Bombay Cardinal Pushes Gay Rights in India

by Church Militant  •  •  February 3, 2016   

Cardinal Oswald Gracias is hoping the India supreme court will decriminalize same-sex acts

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NEW DELHI ( - The top court of India is re-evaluating a law deeming homosexual acts punishable with prison time — and the Catholic archbishop of Bombay is encouraging the move.

Cardinal Oswald Gracias, archbishop of Bombay, and known to be gay-friendly, has come out "in favor of decriminalization of Section 377" of the Indian Penal Code, which declares homosexual acts as "against the order of nature."

The supreme court in New Delhi is setting up a panel to re-examine a 2013 ruling that declared only the Indian parliament could repeal the colonial-era law prohibiting the country's citizens from openly engaging in a homosexual lifestyle.

The panel, set to be composed of five judges, is expected to decide if that power should be given to the judiciary. The 2013 decision had been prompted by a 2009 ruling from a high court in New Delhi that deemed Section 377 unconstitutional.

In the three years since the power was shifted to the legislative branch, the Indian parliament has made no attempt to repeal or amend the law. Gay activists have since been putting pressure on India's supreme court to review the decision in the hopes of a repeal.

Chief Justice T.S. Thakur stated Tuesday the court would need to create the panel, as the issue concerns the Indian constitution.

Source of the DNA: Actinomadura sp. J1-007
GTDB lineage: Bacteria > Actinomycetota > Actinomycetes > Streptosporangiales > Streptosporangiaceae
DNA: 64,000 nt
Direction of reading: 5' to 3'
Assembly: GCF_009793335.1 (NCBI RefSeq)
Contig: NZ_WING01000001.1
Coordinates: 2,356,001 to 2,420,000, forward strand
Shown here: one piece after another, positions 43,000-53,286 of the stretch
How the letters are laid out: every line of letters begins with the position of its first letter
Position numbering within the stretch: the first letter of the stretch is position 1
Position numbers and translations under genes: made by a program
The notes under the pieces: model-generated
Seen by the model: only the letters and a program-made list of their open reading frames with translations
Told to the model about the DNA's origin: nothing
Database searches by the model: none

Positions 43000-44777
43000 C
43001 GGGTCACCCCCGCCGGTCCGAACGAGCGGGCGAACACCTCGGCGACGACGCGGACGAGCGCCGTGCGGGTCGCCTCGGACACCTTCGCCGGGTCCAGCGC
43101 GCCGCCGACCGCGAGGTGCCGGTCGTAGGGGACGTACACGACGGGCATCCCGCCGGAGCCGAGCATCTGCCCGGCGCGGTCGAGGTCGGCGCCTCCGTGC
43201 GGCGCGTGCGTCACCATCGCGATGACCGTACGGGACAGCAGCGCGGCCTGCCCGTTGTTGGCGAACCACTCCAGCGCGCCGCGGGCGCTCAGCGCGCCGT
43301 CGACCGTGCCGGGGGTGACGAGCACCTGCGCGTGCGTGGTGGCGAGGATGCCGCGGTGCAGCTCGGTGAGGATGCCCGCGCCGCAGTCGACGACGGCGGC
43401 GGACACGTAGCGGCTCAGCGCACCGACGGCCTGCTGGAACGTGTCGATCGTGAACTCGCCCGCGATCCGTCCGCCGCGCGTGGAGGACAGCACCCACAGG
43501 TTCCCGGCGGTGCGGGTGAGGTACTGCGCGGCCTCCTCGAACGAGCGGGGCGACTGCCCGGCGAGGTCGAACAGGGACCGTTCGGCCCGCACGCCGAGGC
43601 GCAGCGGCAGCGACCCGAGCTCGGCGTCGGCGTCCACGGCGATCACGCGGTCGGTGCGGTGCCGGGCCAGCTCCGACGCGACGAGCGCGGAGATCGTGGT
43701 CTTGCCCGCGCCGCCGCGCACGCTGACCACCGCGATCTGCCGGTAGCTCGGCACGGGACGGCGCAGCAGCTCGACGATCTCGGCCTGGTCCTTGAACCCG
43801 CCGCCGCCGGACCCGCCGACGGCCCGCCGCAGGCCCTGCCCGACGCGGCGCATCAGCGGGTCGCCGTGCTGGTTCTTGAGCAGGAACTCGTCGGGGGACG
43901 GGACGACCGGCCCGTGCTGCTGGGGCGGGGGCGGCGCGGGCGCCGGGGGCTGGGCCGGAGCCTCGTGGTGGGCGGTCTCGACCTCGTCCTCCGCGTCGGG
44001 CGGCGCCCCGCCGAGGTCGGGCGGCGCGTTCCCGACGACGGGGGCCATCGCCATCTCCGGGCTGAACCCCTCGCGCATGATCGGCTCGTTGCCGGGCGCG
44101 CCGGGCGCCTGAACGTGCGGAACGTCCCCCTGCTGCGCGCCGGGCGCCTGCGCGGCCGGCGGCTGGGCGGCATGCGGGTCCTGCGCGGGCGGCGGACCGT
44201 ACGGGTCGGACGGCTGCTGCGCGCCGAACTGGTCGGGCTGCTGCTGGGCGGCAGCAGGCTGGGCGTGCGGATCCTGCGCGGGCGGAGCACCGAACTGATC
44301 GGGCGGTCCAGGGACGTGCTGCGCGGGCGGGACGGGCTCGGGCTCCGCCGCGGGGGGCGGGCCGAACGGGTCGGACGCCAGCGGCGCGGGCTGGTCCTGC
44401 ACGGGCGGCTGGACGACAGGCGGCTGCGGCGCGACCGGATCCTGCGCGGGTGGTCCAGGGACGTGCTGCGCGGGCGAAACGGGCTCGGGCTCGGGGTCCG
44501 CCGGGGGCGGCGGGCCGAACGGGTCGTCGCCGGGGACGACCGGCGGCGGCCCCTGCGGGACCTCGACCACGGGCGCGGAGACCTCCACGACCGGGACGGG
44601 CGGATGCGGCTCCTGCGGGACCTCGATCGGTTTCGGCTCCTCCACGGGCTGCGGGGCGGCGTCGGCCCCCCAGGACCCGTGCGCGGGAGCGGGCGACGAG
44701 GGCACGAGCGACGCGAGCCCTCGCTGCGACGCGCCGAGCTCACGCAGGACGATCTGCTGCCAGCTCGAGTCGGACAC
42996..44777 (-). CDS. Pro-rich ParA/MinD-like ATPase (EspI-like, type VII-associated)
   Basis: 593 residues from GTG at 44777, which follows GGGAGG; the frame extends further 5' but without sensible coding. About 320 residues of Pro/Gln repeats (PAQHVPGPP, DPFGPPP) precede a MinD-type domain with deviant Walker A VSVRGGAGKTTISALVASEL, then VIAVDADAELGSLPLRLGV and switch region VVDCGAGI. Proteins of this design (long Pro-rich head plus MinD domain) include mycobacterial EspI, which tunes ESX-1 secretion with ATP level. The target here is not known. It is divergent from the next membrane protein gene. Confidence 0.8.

Many activists are cheering the decision, calling it a "very positive development." One activist, referred to as Vaijanti, declared the gay community is "confident that we will get our rights."

Cardinal Gracias himself has described the progress as "a good thing."

For me it's a question of understanding that it's an orientation. ... I know there is still research being done whether it's a matter of choice or matter of orientation and there are two opinions on this matter. But I believe maybe people have this orientation that God has given them and for this reason they should not be ostracized from society. The Church is concerned, and if you're Christian or Catholic and if you're part of the Church you have to have compassion, sympathy and understanding toward them.

He went on to call the Church's language on homosexual acts "judgmental" and admits he has spoken with archdiocesan priests about toning down their language with regard to homosexuality.

Cardinal Gracias concluded by asserting individuals who openly live the homosexual lifestyle must not only be tolerated, "they should also be accepted."

The Indian supreme court has not indicated when the five judges will be selected, and there is currently no timeline regarding the panel examination of the penal code.


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